The Following Review: Rise of the Followers
The Following has two great leads in Kevin Bacon and James Purefoy, while really nailing down a scary and suspenseful world each and every week. Moreover, there's the unsettling fact that that anyone can be a follower and the characters won't know until it's too late.
Which leads to the ultimate question: Who can Ryan Hardy really trust?
With the fact that the followers seem to be everywhere, I'm still waiting for the reveal that one of them is rooted deep within the FBI organization or, at the very least, close to the task force assigned to hunting Joe and his people.
At first, I was tempted to conclude that Debra was a follower, but her flashbacks about escaping a cult as a child in "The Fall" has led me to assume otherwise. Although, the show does love to throw in twists, so I'm not completely convinced of her alliances.
I was happy to learn that Mike wasn't a follower at all, but rather a loyal FBI agent to the cause. I really like his character, including his slow bond/friendship with Ryan, so it was great to finally see him confronted by Joe's crew and not joining them.
At the same time, I wasn't content that he was teamed up on in a weirdly violent question and answer party. Why even give Mike the chance to fight?
As much as he was able to hold his own, I was shocked that he was stabbed by Charlie. It was a jaw-dropping moment for sure, especially because I was worried that he might not make it out alive. The show did kill off FBI Agent Troy Reilly in only the third episode.
Thank goodness Ryan brought a gun to the knife fight to swoop in just in time.
Of course, the whole situation of Mike getting captured makes me highly suspicious of new FBI lead Nate Donovan. He seemed so quick to cause any delay in the investigation, put Ryan on the back burner, even send Mike home into the arms of the followers, that all signs really point to him being a potential follower, right?
That or he's got power control issues in really wanting to micromanage everything to the point that it causes unnecessary difficulties.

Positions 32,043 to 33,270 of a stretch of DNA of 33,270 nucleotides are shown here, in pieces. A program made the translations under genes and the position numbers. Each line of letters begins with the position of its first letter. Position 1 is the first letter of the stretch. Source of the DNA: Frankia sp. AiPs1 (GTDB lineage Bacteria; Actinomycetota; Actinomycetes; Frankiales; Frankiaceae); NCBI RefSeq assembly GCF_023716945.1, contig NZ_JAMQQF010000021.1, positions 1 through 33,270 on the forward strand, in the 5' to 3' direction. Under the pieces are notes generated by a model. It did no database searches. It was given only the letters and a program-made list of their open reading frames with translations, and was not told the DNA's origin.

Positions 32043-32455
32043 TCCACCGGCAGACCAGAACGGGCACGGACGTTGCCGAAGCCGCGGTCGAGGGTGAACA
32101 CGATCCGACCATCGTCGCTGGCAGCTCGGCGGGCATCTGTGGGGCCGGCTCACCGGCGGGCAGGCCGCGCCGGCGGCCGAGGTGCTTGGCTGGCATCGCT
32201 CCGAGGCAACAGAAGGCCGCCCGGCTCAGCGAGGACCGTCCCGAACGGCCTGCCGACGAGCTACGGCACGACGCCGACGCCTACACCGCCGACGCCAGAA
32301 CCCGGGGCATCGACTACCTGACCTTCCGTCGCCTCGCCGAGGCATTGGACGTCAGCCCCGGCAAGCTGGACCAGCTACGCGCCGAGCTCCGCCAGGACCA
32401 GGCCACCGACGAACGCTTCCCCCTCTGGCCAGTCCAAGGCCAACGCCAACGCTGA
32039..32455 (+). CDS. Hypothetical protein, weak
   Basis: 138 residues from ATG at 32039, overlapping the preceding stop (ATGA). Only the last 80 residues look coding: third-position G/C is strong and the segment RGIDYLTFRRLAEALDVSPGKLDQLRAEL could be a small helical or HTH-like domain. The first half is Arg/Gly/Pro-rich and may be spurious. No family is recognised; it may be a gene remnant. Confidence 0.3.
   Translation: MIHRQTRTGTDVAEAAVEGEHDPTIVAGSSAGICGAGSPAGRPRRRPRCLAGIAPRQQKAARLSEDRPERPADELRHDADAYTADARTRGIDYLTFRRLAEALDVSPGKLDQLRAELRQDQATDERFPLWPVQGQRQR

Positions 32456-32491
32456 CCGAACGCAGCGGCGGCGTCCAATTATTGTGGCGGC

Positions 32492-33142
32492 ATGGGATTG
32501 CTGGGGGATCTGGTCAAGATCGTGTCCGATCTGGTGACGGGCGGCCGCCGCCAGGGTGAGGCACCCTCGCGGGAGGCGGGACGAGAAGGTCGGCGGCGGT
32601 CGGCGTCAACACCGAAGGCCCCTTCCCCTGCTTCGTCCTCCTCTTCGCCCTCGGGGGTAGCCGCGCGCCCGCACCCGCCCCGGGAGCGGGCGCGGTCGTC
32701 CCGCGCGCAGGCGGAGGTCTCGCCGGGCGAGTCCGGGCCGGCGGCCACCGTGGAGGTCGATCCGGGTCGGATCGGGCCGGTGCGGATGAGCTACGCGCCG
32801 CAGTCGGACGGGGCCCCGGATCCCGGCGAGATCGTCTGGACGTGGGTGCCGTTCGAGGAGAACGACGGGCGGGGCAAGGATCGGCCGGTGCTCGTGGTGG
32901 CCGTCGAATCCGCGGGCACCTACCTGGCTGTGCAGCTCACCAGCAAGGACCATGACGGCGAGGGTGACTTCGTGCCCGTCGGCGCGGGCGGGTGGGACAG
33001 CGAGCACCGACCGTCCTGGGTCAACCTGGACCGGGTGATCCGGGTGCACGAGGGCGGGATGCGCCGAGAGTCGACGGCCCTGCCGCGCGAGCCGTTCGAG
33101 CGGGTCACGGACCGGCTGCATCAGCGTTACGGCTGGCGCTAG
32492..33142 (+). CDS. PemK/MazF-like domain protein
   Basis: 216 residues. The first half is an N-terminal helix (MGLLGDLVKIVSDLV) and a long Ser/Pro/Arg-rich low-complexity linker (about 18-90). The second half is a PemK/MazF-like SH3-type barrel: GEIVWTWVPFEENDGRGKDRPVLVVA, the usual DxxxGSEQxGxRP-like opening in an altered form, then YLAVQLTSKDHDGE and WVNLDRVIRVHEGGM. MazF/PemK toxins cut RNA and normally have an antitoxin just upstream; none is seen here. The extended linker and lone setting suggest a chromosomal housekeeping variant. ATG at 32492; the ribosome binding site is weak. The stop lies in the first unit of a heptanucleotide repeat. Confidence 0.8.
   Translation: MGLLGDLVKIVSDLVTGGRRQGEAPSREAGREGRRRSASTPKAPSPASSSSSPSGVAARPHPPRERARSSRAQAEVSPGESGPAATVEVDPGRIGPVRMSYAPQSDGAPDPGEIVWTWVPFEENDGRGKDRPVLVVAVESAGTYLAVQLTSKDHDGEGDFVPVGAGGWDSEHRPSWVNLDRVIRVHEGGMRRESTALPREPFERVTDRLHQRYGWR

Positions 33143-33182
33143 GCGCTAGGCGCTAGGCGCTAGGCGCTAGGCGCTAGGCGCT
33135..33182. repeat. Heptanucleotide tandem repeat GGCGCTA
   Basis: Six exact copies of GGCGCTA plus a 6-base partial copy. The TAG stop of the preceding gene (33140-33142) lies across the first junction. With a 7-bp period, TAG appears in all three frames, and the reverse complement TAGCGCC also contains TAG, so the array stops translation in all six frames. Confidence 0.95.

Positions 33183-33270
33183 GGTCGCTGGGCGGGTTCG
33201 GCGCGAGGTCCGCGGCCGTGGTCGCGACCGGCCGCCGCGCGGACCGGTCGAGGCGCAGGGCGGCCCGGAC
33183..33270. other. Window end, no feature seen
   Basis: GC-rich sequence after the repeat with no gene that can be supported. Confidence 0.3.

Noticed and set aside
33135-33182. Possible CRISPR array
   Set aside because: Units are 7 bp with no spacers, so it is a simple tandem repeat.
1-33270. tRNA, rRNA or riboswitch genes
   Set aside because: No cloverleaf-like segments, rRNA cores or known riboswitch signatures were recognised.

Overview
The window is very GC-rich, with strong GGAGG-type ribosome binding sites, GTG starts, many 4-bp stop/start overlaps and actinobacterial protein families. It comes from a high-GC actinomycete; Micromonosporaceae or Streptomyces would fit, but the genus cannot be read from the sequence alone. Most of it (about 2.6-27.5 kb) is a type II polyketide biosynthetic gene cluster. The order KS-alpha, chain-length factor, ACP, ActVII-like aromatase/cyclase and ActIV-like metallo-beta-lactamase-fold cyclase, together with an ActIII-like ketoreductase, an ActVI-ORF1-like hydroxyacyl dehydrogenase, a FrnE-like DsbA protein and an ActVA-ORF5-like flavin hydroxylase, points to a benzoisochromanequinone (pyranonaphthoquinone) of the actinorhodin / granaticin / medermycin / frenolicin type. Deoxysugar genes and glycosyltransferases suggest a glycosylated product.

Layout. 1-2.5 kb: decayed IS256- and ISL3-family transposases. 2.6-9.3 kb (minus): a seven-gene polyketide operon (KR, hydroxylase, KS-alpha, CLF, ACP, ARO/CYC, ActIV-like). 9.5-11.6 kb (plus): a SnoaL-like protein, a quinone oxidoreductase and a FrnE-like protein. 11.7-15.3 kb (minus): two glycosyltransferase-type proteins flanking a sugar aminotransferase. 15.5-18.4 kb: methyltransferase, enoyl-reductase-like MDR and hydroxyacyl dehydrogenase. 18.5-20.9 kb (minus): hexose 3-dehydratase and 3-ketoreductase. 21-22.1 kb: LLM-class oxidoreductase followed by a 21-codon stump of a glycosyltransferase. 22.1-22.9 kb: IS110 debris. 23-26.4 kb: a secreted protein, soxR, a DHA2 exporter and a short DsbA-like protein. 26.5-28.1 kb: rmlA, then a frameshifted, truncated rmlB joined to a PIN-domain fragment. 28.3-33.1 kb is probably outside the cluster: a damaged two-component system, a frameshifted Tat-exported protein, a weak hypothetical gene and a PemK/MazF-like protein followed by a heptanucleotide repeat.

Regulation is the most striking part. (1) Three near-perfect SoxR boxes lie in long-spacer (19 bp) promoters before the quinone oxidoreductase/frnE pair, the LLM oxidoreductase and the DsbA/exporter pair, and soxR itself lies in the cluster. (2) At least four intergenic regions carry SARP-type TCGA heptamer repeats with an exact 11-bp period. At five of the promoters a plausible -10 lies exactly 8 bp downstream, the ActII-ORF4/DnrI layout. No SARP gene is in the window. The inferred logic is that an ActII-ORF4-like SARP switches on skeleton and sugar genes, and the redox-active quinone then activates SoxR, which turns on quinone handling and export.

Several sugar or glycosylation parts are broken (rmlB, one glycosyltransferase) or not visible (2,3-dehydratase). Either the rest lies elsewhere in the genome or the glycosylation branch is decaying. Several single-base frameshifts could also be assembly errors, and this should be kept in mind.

Which makes me wonder about Roderick and his own quest for power in the followers group.
I was surprised that Roderick wasn't anyone we'd ever seen before, (I had heard theories about it maybe being FBI member Marshall Turner), but instead it was a sheriff who has a pretty close bond with Joe. A guy who Joe showed the "art" and way to kill someone.
Roderick certainly appeared to be something of a leader, even if he was following Joe's command, but I wonder if he'll like the direction Joe takes now that he is free to lead the group.
Would Roderick have killed Charlie even though he "failed?" He definitely didn't protest, but he didn't seem super happy after the fact. I really think Roderick has the chance to be an interesting and well developed character and look forward to seeing how he plays out.
It was a wild shock that Joe chose to kill Charlie, who seemed brainwashed into the idea of wanting to mean something and therefore followed Joe's cause. How many of the followers feel like Charlie?
Certainly, the after effects of killing one of their own was some sort of aphrodisiac because Joe and Emma got it on (why?), while Roderick and Louise found their own sexual passions. It was an interesting way to end the hour.
When you really think about "Welcome Home seemed like more of an attempt to add to the creepiness of the followers being everywhere and their love for some rather heavy violence, something that's already been pretty well established.
We didn't really learn anything new about Ryan, who had another great hunch and attack on the bad guys, but he did show some more care and concern for Mike.
And Joe and the rest of his obedient crew are furthering themselves from any real sympathy, digging themselves deeper into a hole that finds them more evil that morally confused or ambiguous.
I'd really like to see some progression on Joe's plan besides just messing with Ryan or trying to get Claire back. Why has he built this massive following and what does he intend to do? There's got to be something more complex going on.
At the same time, I'd love to see Ryan be a step ahead for once rather than finding a follower or two and killing them. It would take a long time to beat Joe if that happened every single episode.
As much as I'm enjoying this show and love the suspenseful tone, I'm ready for The Following to step it up, move beyond Ryan Hardy fighting nameless followers and really get deeper into the story's layers underneath the simple Joe versus Ryan battle. Clearly, things are just heating up.
The Following: "Welcome Home"
Sean McKenna is a TV Fanatic Staff Writer. Follow him on Twitter.